According to Skyward officials, the MOA “reaffirms that drone technology like the software developed by Skyward is one of the innovations needed to empower cellular-connected drones to unlock complex operations like beyond visual line of sight (BVLOS), universal traffic management (UTM), and one-to-many operations.”
The MOA, “Unmanned Aircraft Systems (UAS)—Cellular Technologies to Support UAS Activities,” enables Skyward and the FAA to research the capabilities of cellular communication networks for command and control — known as C2 — within the National Airspace System.
The three-year agreement also allows the two to propose standards for operations, including BVLOS, according to Skyward officials.
“Cellular-connected drones play a critical role in enabling tomorrow’s safe, reliable, and secure drone operations,” said Matt Fanelli, Director of Strategy and Operations at Skyward. “We are thrilled to be laying this foundation with the FAA and are confident that our efforts will help inform technical standards from which industry regulations authorizing low-risk BVLOS and one-to-many operations will flow.”
Today, most commercial drones use unlicensed spectrum, which is restricted in range and subject to interference, limiting its use for complex operations, Skyward officials noted.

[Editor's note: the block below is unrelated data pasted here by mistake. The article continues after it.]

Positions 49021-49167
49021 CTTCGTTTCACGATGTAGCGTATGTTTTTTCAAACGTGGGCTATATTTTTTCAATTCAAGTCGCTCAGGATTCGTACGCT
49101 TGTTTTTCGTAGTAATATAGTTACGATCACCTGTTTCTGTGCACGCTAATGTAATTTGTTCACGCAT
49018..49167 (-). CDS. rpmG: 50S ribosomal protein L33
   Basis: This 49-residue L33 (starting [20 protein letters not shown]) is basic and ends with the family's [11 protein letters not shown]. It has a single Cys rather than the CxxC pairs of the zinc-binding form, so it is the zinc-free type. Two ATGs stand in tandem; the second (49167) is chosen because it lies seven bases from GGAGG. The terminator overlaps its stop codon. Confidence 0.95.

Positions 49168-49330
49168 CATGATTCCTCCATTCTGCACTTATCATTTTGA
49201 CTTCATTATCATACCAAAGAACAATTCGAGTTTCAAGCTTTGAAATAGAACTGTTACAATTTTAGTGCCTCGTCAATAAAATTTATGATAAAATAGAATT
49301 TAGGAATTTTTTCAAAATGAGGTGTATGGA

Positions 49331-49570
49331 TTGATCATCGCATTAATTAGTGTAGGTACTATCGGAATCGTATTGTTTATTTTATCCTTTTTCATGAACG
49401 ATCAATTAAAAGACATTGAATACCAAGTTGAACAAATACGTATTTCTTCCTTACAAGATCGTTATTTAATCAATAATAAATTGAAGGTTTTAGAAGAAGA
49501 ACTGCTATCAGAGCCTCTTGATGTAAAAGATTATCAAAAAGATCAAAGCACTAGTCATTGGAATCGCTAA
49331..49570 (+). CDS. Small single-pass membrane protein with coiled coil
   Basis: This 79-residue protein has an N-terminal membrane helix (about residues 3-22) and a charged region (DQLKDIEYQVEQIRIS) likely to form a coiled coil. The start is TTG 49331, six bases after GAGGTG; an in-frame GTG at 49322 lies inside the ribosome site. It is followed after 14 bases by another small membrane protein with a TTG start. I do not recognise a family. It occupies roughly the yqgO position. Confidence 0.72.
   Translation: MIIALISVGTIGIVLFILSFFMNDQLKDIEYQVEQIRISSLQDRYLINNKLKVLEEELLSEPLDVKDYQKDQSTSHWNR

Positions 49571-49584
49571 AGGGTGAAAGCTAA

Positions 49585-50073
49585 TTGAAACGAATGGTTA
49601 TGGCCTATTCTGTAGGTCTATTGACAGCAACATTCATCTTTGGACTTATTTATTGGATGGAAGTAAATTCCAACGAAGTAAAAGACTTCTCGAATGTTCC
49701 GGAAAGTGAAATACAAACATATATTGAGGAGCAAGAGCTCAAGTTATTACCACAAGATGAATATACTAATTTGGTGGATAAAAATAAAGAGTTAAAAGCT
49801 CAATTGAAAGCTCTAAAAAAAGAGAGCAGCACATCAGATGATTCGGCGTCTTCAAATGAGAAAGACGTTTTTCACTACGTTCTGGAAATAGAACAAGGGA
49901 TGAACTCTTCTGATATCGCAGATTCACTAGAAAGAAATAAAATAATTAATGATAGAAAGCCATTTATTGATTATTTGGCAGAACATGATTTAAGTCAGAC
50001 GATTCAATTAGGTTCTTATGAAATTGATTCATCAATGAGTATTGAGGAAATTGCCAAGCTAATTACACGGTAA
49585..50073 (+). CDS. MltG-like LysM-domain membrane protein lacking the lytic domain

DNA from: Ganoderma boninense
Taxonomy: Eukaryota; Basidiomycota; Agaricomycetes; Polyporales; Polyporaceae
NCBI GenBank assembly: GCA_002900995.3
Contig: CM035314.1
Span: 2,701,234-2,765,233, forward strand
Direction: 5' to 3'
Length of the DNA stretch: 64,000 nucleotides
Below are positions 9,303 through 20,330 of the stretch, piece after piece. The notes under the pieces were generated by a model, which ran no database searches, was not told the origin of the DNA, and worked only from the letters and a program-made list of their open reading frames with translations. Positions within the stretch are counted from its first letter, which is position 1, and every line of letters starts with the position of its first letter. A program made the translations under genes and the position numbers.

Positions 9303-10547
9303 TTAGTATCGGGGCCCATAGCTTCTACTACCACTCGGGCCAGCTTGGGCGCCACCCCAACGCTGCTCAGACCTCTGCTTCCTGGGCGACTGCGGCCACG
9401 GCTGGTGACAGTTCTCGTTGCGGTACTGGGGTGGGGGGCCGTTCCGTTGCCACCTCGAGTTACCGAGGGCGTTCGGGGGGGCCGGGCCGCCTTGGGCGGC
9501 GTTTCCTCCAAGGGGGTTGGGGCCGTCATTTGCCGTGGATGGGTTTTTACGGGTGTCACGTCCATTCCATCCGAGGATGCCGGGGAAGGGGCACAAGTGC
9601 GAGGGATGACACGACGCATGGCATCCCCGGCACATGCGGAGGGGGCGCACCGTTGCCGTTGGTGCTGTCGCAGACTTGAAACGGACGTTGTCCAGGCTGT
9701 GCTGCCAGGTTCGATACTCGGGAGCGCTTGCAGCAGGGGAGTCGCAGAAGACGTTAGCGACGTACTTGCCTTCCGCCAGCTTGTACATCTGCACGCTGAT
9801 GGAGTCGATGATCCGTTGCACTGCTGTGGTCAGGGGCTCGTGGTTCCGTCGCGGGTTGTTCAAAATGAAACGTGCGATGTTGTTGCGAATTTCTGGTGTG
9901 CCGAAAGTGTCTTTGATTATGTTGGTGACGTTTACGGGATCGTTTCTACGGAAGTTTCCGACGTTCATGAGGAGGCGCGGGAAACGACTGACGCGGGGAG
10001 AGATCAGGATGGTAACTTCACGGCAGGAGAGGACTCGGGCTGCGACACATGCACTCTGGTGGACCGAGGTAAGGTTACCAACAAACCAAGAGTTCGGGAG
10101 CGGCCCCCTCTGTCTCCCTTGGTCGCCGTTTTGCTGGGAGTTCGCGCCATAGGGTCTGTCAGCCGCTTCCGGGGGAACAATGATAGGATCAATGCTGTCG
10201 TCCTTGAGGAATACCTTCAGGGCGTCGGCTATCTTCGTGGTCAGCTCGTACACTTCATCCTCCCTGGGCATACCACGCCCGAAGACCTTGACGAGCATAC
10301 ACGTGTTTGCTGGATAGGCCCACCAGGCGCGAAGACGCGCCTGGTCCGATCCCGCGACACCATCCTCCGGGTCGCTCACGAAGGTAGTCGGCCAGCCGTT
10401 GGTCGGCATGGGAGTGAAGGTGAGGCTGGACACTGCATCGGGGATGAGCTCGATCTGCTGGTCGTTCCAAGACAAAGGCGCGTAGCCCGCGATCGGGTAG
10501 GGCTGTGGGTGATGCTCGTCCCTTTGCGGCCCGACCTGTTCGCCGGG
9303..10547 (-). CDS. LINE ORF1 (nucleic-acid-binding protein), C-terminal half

“Verizon’s 4G LTE nationwide coverage, provided over spectrum protected from interference, presents an enormous opportunity for drone operations,” officials said in a prepared release. “The MOA will inform regulations regarding spectrum used in the C2 link between the drone operator and drone. The MOA will also facilitate information sharing between the FAA and Skyward, leveraging Verizon’s wireless network expertise, as the parties continue to explore how wireless networks can support drone operations.”
The latest agreement follows Skyward’s emergency waiver to inspect critical communications infrastructure near the Big Hollow wildfire in Washington in September 2020. The industry’s first known fully remote BVLOS operation with no pilot or visual observer on site demonstrated a low-risk operation, as well as a need for analyzing and sharing fully remote data with standard bodies and the FAA, Skyward officials noted.